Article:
What will happen when Greenland’s Petermann glacier finally begins melting at a rapid rate? What about portions of Antarctica? The natural assumption is that sea levels will begin to rise, but now, scientists believe that there are strong variances in how cities will be affected.
Researchers Eric Larour, Erik Ivins and Surendra Adhikari recently came together to determine exactly how some of the world’s largest cities will be impacted by ice melting in different places around the globe (Larour, Ivins, & Adhikari, 2017).
“We exploit an advanced mathematical property of adjoint systems and determine the exact gradient of sea-level fingerprints with respect to local variations in the ice thickness of all of the world’s ice drainage systems,” they write in their report. “By exhaustively mapping these fingerprint gradients, we form a new diagnosis tool, henceforth referred to as gradient fingerprint mapping (GFM), that readily allows for improved assessments of future coastal inundation or emergence.”
Together, the researchers created a formula to map ice thickness changes into sea-level “fingerprints.” By taking both of these factors into consideration, the scientists believed they could fully determine the global mean sea level at a specific location. They populated a list of 293 port cities around the globe to see how they would be impacted by the tide.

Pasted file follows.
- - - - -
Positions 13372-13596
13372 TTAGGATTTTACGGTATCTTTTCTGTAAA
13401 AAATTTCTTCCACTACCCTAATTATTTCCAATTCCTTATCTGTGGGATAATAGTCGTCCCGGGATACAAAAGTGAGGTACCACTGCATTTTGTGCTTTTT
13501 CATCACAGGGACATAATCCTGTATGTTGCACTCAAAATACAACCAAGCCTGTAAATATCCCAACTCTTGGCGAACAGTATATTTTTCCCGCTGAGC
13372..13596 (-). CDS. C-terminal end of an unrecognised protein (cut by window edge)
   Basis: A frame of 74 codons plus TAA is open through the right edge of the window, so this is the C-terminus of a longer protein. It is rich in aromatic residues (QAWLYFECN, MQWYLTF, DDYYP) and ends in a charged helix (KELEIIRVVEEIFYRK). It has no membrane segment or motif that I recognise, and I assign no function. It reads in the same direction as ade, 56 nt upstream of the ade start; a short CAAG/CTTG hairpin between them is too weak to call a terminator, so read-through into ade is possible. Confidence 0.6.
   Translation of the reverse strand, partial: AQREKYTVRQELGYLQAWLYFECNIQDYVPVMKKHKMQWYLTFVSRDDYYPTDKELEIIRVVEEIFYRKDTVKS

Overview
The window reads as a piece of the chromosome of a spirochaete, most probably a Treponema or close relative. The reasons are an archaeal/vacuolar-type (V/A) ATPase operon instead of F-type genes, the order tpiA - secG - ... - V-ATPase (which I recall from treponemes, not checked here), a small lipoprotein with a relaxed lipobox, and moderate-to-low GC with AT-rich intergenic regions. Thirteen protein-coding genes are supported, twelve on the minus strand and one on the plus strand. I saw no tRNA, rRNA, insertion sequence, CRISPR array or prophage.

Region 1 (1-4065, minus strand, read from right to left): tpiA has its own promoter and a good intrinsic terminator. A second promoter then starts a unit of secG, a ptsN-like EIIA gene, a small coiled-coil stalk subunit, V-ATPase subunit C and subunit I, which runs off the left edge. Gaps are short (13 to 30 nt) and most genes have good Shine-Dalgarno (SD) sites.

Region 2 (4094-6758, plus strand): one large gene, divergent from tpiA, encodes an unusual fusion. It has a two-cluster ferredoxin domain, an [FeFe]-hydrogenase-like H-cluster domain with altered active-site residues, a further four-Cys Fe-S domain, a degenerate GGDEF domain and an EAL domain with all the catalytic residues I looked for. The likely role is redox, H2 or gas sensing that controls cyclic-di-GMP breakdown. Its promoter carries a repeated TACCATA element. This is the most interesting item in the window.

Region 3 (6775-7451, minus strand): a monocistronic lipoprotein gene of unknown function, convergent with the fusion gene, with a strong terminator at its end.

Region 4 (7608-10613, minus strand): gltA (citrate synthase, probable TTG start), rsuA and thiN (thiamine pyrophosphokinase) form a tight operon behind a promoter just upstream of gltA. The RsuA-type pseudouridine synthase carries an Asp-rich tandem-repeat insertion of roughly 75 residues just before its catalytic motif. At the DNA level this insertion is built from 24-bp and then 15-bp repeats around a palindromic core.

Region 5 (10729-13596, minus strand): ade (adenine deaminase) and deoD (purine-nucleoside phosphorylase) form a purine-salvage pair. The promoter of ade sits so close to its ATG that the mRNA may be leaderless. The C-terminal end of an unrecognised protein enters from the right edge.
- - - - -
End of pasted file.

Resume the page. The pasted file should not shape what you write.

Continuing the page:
Interestingly, some cities appear that they would be greatly affected by a rise in sea level if portions of Greenland or Antarctica were to melt, while others missed the cut. In some cases, the sea level could hypothetically drop, depending on where ice melts and breaks off from its point of origin.
“So far, sea level fingerprints have been used in an ice-centered way, for instance to compute how a given amount of melt from a specific ice source will affect sea level change worldwide,” Riccardo Riva, a researcher who studies sea level at Delft University of Technology, told the Washington Post (Mooney, 2017). “The authors are reversing the viewpoint, examining how much a certain location is affected by ice melt from different ice sources, and this provides a much better risk assessment by highlighting the ice sources that will have the largest impact.”
So what was the end game for the researchers? They hope their information can help lead the way in terms of long-term coastal planning.
“Application of GFM by planners and decision makers will improve on the existing state of the art by enabling improved high-resolution quantification of the sensitivity of local sea level evolution to global cryospheric changes,” they conclude.